Cholesterol and Obesity: What You Can Do About It

In media surrounding health, cholesterol is usually described as an unhealthy aspect of the regular diet and weight management. The truth about cholesterol is that it is not all bad, and some of it is actually healthy. There are two types of cholesterol - high density lipoproteins (HDL) and low density lipoproteins (LDL) - and it is this last one that should be of caution. Excess LDL cholesterol cannot be properly managed by cells and accumulates in the blood, which leads to cholesterol deposits on artery walls. HDL cholesterol is important for the maintenance of healthy blood vessels as it provides an ample amount of protection from artery blockage, which poses significant health risks, including heart disease, high blood pressure, and diabetes.

Obesity can greatly increase your bad cholesterol levels

Obesity is a strong indicator of high cholesterol; having a body mass index of 30 or higher poses a greater risk of high cholesterol. Most importantly, it is not high LDL cholesterol levels but rather low HDL cholesterol levels that are commonly observed among obese individuals, and this puts them at risk for severe health problems, including coronary artery disease; unhealthy cholesterol levels can result from personal lifestyle factors such as physical activity levels, diet, gender, and heredity. One study that tracked the weight, abdominal circumference, total cholesterol, and non-HDL cholesterol of a group of men showed evidence pointing to a positive relationship between increasing abdominal fat, total cholesterol levels and non-HDL cholesterol levels. Another study focusing on premenopausal women indicated that physical activity decreased body fat and also increased HDL cholesterol, which may lower their risk for heart disease. Additionally, high LDL cholesterol levels induce inflammation, which may also accompany obesity and also be exacerbated by asthma. Metabolic syndrome, even in healthy obese people, may indicate poor cholesterol levels and increased risk for coronary artery disease. Cholesterol can still pose health risks without any other signs of distress, which means obesity should be considered a primary risk factor for other health problems.

You consume most of the cholesterol you don't want through your diet. One in three Americans has high cholesterol, meaning high levels of LDL cholesterol. If you don't consume enough HDL or "good" cholesterol, there is a greater chance that your LDL or "bad" cholesterol level is too high. It therefore is important that you manage your cholesterol by increasing your HDL intake and lowering your consumption of bad cholesterol. There are plenty of ways you can improve your cholesterol count; here are a few strategies to get you started.

Increase Omega-3 Intake

A healthy balance of HDL and LDL cholesterol ensures the proper use of cholesterol by body cells. After age 20, LDL cholesterol concentration increases progressively , but studies have shown that increasing omega-3 consumption combined with restricting calorie intake may prevent such metabolic modifications from occurring. Omega-3 is an important feature of a healthy diet that promotes cardiovascular health. These fatty acids cannot be produced by the body, which means you can only get them through your diet or supplements. Omega-3 primarily come from fish such as salmon, mackerel, and tuna, but they can also be found in flaxseeds, walnuts, cashews, or almonds. In fact, some researchers now believe that having appropriate levels of omega-3 fatty acids in your blood can be an indicator of decreased risk for heart disease. Getting enough omega-3 through your diet requires that you consume at least two servings of fish per week (3.5 ounces per serving), and if already diagnosed with heart disease you should consume even more. In addition to creating more balanced cholesterol levels, omega-3 fatty acids reduce inflammation and the risk of heart disease, cancer, and arthritis.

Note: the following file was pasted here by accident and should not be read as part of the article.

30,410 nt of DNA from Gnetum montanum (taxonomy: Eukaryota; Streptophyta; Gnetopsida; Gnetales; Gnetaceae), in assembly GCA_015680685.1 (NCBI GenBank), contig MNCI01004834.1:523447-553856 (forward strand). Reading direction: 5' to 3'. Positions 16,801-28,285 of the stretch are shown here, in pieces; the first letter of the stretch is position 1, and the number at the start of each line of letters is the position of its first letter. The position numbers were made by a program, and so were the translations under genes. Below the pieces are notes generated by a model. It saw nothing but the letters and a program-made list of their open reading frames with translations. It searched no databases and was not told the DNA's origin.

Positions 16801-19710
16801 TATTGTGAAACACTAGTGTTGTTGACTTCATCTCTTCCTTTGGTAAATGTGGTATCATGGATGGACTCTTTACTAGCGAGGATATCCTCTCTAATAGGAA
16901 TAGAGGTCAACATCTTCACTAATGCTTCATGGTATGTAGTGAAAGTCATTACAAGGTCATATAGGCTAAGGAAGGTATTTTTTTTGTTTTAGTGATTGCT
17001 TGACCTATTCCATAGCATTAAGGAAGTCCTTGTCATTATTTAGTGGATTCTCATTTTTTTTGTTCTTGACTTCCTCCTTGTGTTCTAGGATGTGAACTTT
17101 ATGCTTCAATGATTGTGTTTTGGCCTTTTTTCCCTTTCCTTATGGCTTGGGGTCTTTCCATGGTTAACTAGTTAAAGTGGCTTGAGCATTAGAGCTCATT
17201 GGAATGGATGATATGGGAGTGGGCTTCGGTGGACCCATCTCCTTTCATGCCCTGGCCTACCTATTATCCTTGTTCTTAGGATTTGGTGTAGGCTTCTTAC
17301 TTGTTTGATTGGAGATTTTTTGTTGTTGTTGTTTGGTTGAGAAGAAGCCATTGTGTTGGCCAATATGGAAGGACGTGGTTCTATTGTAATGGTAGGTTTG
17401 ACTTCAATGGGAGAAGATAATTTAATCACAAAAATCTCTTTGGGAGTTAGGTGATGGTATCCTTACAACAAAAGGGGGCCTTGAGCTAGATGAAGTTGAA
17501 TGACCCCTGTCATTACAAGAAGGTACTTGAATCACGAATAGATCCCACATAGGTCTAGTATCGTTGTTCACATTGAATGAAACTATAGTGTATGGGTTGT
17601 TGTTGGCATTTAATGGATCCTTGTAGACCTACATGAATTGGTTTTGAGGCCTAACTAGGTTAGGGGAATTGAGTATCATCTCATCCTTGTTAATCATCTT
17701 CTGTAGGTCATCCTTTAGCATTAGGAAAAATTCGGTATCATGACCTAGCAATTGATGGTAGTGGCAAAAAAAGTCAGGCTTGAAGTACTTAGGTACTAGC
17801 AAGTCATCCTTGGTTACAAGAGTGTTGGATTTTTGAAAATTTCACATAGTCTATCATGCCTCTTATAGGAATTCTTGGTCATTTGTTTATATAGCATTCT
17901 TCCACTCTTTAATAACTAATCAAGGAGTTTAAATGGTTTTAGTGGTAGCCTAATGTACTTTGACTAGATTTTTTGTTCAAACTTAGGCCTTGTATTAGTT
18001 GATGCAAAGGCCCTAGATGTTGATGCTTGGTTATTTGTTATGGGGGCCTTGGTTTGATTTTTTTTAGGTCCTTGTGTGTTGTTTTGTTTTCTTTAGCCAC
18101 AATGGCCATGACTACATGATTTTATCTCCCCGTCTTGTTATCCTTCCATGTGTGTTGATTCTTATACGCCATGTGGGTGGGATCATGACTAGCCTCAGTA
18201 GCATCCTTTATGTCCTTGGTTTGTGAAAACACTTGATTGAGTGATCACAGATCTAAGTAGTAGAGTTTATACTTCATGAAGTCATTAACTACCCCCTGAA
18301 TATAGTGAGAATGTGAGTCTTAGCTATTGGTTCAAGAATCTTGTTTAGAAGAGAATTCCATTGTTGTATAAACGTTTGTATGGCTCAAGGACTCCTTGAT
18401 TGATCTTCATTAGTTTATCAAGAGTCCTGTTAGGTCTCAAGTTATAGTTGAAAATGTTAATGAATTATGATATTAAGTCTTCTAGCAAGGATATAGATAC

Consider Cholesterol-Lowering Medications

There are many types of medications that doctors prescribe to improve cholesterol counts. A number of the more popular prescriptions are statins, which block an enzyme the liver needs to produce cholesterol. They work specifically to lower LDL cholesterol and decrease plaque and clot formation by reabsorbing cholesterol buildup from artery walls. They also work to increase HDL cholesterol levels. Statins are effective for those at higher risk of heart disease; criteria that increase heart disease risk and the suitability of statins for improving cholesterol include diabetes, cigarette smoking, high blood pressure, family history of coronary artery disease, low HDL cholesterol, age of 45 or more for men and 55 or more for women, and elevated c-reactive protein level. Garcinia cambogia, a weight loss supplement containing flavanoids, has proven its weight loss inducing effects in studies while also reducing LDL cholesterol. This makes an important statement in health - weight loss is a successful strategy for improving cholesterol and supplementation may provide fast results to benefit your health.